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Following King Kendrick’s highly-anticipated DAMN.release earlier today, it could have been expected that the internet was just waiting to explode and offer its ever-hilarious, yet surprisingly accurate opinion on the rapper’s latest studio album.

For some reason, the internet seems to be riddled with rumors, jokes and remarks pertaining to a potential follow up album, but for the time being, we can pin such noise on hearsay and continue enjoying what we now have. What we do know however, is that DAMN.‘s reception across the board is astonishingly positive, with very little negativity being voiced, outside of the aforementioned skepticism which seems to debate whether or not we are getting too excited over something that might be a mere warm-up for another project.

Enjoy our selection of some of the internet’s best user-generated comments below, and be sure to stream the full version of DAMN. right here.

Listening to @kendricklamar's new album. What's your favorite track? 🔥🔥🔥@highsnobietymusic

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Critics Speak

It’s hard to imagine an album more ambitious than that one[To Pimp Butterfly], and Kendrick hasn’t tried to make one. Instead, he’s just made a motherfucking rap album. He’s used DAMN. to show that he is the best rapper we have right now.

Tom Breihan, Stereogum

‘XXX.’ does the pretty much unimaginable in producing a Kendrick/U2 collaboration that isn’t completely terrible. Dare we say it: it’s actually pretty good. There’s no guitar solos courtesy of The Edge, instead Bono sings about America and drum and bass (sounding like swing-era Robbie) as the song descends into smooth lounge-jazz ruminating about the loss of the American dream.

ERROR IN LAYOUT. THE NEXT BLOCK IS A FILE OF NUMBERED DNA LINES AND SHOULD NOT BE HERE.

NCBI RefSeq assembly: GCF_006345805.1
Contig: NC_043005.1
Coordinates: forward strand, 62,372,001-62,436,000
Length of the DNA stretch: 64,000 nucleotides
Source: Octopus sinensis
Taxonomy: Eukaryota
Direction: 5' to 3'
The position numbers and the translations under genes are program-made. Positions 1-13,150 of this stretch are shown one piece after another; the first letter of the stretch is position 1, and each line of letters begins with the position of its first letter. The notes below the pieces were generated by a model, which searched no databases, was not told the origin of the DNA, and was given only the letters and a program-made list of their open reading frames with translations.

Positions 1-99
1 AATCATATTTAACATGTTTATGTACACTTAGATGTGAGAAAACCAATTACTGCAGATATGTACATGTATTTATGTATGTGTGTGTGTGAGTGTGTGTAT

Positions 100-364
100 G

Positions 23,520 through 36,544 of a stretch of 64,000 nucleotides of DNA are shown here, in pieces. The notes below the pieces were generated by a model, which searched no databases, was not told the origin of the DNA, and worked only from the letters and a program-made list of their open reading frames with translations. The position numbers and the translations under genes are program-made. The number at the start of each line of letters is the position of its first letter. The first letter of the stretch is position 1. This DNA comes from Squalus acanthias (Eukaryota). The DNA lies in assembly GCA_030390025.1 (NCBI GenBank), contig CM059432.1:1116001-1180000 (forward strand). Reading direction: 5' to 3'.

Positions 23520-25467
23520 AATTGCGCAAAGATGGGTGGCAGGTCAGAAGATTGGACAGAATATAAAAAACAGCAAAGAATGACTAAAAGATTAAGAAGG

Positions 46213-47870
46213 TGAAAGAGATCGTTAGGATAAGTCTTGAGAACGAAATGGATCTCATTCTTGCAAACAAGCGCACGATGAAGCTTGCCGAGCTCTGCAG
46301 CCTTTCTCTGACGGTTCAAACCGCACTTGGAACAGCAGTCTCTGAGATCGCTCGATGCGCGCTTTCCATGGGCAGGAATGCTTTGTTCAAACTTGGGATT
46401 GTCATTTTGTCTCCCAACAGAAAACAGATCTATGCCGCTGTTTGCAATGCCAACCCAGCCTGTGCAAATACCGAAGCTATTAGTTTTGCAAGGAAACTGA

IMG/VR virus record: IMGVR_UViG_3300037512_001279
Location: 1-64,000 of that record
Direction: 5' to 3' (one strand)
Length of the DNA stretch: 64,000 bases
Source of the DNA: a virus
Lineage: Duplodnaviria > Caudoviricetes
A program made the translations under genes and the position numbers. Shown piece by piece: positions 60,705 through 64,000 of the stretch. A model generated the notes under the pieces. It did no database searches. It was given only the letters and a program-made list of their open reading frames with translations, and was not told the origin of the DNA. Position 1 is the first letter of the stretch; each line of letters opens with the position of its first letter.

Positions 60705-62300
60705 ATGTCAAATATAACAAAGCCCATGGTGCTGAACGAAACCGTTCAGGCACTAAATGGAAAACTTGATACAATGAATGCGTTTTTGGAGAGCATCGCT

Luke Morgan Britton, NME

More notably, lead single “HUMBLE.” takes on new meaning within the album. As a standalone cut, it seems like an admonishment of lessers from the rightful king. But here there is a clear yin-yang relationship between the song and the track that precedes it, “PRIDE.” The latter is standoffish and holier than thou, weighing a hypothetical perfect world against the one we’ve got.

Sheldon Pearce, Pitchfork

The simple, vicious loop at the center of “DNA” sets the musical tone for Damn. – a marked contrast with the elaborate, shape-shifting instrumentals that were common on To Pimp a Butterfly. Fox News appears again as a punching bag.

Elias Leight, Mosi Reeves, Christina Lee, Rolling Stone

As if to underline it, DAMN. arrives bearing an old-fashioned backwards message, of the kind seldom heard since the mid-80s furore about hidden calls to satanism and suicide on heavy rock albums. Played backwards, a track called “FEAR.” finds Lamar bemoaning “the pain in my heart carrying the burden for the struggle.

Alexis Petridis, The Guardian

The track listing features two of the Seven Deadly Sins from Christian mythology (PRIDE. and LUST.), but one could argue that all seven sins are present. BLOOD. is wrath, and as for envy, sloth, gluttony, or greed, well, they’re sort of peppered all throughout the album. But that’s difficult to avoid when you’re coming off a Grammy, a platinum-selling record, and overwhelming adoration from fans and critics.

Jude Brewer, Cultured Vultures

THIS BEAT IS FUCKING MONSTROUS. Holy shit, this album just took the most sudden twist. I haven’t been this shocked since the deer collided with the car at the beginning of Get Out. I must focus. This is thumping. More Kendrick over trap beats, please.

Yoh on DNA., DJ Booth

This isn’t the album’s most memorable track, but its enjoyable mix of influences sees Lamar borrowing the warped guitars and pitch-shifted vocals from Frank Ocean’s sonic toolbox, before attempting his best Andre 3000 falsetto on the chorus.

Maeve McDermott on PRIDE., USA Today

Huh. Musically this is like an indie track – washed out, major chord, Mac Demarco-style guitar smiling over a simple drum beat.

Christopher Hooton on PRIDE., The Independent

Reddit’s Opinion

 

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